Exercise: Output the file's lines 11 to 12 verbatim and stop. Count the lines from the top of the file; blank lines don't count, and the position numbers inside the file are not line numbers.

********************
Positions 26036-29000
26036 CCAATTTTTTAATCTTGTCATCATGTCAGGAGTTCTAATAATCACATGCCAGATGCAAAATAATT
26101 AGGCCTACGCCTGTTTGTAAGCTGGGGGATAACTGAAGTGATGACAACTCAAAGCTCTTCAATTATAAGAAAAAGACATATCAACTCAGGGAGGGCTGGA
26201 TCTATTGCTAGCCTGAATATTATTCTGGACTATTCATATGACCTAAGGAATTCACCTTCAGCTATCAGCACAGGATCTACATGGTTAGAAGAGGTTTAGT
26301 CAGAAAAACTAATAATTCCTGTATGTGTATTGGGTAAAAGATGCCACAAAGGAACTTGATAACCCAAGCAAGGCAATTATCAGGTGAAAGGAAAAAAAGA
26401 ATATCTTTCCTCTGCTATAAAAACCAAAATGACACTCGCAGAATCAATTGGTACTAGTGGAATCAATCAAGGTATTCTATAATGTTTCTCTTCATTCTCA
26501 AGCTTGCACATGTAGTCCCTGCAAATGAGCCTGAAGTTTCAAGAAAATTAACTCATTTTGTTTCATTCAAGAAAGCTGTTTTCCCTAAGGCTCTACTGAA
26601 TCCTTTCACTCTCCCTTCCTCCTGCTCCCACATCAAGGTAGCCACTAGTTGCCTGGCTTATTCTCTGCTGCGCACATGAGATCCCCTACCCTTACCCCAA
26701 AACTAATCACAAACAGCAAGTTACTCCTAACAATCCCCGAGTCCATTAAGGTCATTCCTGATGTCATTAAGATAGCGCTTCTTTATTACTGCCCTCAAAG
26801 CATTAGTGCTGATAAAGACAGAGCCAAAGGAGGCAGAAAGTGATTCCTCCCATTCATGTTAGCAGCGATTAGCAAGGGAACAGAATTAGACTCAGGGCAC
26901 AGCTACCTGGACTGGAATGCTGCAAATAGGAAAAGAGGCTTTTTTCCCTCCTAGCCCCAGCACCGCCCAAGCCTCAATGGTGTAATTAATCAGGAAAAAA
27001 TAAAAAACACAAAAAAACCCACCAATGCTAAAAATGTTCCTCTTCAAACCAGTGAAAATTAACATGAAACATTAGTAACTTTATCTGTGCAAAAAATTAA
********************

26901 AGCTACCTGGACTGGAATGCTGCAAATAGGAAAAGAGGCTTTTTTCCCTCCTAGCCCCAGCACCGCCCAAGCCTCAATGGTGTAATTAATCAGGAAAAAA
27001 TAAAAAACACAAAAAAACCCACCAATGCTAAAAATGTTCCTCTTCAAACCAGTGAAAATTAACATGAAACATTAGTAACTTTATCTGTGCAAAAAATTAA